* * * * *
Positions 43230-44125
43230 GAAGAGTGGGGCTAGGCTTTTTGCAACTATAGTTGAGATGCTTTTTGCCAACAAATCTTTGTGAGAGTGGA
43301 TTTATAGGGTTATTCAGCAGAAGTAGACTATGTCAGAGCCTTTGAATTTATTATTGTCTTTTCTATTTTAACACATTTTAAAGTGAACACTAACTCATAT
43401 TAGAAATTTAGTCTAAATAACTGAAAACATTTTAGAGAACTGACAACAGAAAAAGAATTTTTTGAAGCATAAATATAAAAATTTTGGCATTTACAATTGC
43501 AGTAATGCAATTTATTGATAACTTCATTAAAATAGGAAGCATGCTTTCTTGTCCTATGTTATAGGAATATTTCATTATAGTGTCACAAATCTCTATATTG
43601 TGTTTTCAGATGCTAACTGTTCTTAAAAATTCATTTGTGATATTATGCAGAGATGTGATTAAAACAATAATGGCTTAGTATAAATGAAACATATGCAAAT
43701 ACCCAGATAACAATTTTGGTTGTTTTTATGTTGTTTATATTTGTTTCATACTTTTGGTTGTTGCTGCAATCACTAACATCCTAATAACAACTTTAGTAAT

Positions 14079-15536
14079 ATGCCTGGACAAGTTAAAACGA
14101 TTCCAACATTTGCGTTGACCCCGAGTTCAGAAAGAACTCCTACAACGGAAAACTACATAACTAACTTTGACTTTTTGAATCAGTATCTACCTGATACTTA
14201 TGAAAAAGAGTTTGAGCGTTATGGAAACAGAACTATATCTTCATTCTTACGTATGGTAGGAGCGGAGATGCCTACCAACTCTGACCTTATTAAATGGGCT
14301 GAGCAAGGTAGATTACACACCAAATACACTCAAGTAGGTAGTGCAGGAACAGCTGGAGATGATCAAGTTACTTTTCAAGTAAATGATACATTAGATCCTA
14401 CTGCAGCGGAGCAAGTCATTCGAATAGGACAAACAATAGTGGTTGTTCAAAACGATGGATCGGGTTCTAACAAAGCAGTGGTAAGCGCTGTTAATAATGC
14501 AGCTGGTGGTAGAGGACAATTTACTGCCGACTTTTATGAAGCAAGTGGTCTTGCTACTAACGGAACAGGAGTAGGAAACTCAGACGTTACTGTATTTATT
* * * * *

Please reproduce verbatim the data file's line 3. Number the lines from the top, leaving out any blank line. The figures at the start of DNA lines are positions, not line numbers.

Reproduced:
43301 TTTATAGGGTTATTCAGCAGAAGTAGACTATGTCAGAGCCTTTGAATTTATTATTGTCTTTTCTATTTTAACACATTTTAAAGTGAACACTAACTCATAT